A former Moderator of the General Assembly of the Church of Scotland has helped launch a major national campaign calling for better rights for garment workers in Bangladesh.
This follows the collapse of the nine-storey Rana Plaza in Savar, Bangladesh where over 1,127 people were killed in April this year.
The Very Rev John Christie, a passionate advocate for better rights and safer working conditions for Bangladeshi garment workers, is a key figure in the campaign run by the Church of Scotland in partnership with several other Churches in the UK.
Speaking ahead of the launch in London yesterday, he said: “There are two key drivers for Bangladesh's economy; the first are migrant workers who send money back home. The second is the garment industry.
“Most of us have decisions to make about where we buy our clothes. One thing is absolutely clear and that is deciding to boycott goods from Bangladesh is not an option. The industry is a critical source of income for ordinary people. Our energies should be directed at making sure, by lobbying the companies from which we buy our clothing, that the conditions for those who make our garments, are as good as they can be.”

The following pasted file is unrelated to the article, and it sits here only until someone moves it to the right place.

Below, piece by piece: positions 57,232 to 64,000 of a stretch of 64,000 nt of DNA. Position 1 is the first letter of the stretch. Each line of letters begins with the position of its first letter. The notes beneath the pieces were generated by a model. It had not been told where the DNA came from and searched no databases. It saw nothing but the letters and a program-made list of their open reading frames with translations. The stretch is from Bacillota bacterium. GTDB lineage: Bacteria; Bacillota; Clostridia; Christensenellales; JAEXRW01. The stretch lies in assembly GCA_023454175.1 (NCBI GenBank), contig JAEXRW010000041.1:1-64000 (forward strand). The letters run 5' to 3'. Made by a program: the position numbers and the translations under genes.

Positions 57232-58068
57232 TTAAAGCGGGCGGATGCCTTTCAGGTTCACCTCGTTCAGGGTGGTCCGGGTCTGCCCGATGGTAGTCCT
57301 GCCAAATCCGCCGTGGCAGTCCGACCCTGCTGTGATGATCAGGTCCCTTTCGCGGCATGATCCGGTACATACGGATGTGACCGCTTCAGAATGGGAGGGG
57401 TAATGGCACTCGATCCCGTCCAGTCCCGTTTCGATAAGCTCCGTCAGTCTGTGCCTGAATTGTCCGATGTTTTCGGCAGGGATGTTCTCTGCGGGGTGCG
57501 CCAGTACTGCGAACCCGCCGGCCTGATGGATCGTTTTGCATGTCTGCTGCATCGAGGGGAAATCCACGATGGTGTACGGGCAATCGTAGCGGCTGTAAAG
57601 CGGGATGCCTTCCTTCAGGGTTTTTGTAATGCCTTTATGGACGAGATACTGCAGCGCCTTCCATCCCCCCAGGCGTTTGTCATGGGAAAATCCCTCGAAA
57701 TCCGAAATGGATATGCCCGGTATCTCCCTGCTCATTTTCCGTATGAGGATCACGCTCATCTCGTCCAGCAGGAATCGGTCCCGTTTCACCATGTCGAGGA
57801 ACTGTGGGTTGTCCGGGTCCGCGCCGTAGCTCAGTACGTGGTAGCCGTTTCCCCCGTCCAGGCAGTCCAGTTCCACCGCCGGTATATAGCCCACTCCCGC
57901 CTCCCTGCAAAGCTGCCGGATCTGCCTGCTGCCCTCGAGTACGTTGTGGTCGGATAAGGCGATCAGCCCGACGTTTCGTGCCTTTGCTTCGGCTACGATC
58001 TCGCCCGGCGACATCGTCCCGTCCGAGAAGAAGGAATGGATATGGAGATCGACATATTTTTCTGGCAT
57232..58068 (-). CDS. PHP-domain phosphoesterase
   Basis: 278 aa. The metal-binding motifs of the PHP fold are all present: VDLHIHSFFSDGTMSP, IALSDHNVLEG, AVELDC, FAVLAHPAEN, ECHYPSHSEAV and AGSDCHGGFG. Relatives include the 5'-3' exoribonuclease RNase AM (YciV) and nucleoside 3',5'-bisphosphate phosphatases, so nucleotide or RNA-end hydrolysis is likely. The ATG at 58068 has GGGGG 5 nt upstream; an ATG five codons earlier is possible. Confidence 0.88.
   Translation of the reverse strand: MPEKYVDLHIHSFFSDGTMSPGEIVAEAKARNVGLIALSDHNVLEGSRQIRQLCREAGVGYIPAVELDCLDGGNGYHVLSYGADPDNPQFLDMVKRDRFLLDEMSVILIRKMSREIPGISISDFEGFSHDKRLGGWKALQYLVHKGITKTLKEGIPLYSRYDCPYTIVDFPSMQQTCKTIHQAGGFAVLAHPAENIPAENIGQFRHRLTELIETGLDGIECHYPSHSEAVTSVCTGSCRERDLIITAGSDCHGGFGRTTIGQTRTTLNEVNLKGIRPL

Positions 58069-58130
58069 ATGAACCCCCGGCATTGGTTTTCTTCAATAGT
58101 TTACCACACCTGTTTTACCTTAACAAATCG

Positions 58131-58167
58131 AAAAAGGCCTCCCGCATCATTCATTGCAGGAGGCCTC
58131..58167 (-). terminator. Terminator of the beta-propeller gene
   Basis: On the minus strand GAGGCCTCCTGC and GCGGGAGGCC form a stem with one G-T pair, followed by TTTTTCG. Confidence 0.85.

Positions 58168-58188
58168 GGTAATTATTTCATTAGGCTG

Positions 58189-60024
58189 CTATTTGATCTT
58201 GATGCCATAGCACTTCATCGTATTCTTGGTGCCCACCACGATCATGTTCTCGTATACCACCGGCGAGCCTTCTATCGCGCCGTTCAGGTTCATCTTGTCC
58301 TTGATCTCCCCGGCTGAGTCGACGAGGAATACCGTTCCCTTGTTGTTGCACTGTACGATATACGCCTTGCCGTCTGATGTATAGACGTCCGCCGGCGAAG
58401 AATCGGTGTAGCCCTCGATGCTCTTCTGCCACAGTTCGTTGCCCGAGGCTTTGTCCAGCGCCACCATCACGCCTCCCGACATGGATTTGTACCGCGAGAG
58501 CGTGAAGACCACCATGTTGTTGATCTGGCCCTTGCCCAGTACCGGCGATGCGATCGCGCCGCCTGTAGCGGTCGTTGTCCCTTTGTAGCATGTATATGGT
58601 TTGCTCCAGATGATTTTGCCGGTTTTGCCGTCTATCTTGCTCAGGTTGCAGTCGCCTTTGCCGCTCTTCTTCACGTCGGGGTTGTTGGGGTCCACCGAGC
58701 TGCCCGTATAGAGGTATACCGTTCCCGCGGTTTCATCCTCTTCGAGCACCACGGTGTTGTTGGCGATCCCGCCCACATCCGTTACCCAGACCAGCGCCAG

“Such fires, the report stated, are so common they scarcely merit a mention. More than anything else it was that statement which marked the genesis of my interest in the issues raised by such tragedies.
“There have been fatal fires since and, of course, the terrible tragedy at Savar when a collapsed factory killed more than 1000 people and caused many thousands of injuries
On Thursday 5 September 2013, at the launch of the campaign before the run up to Christmas and the winter sales, he spoke out about the injustices workers face.
Mr Christie explained the aim of the campaign is to mobilise the buying and spending power of church members and others in the United Kingdom, America and Canada. It is hoped this will put pressure on retailers and politicians to improve wages, safety and working conditions for Bangladeshi garment workers.
Mr Christie was addressing fellow campaigners at Methodist Central Hall, Westminster, London.
The churches’ alliance working alongside the Church of Bangladesh consists of the Church of Scotland (World Mission Council), the Anglican Alliance, the Diocese of Llandaff (the Church in Wales), the Church Mission Society, the Methodist Church in Britain, and the United Society ('Us', formerly USPG).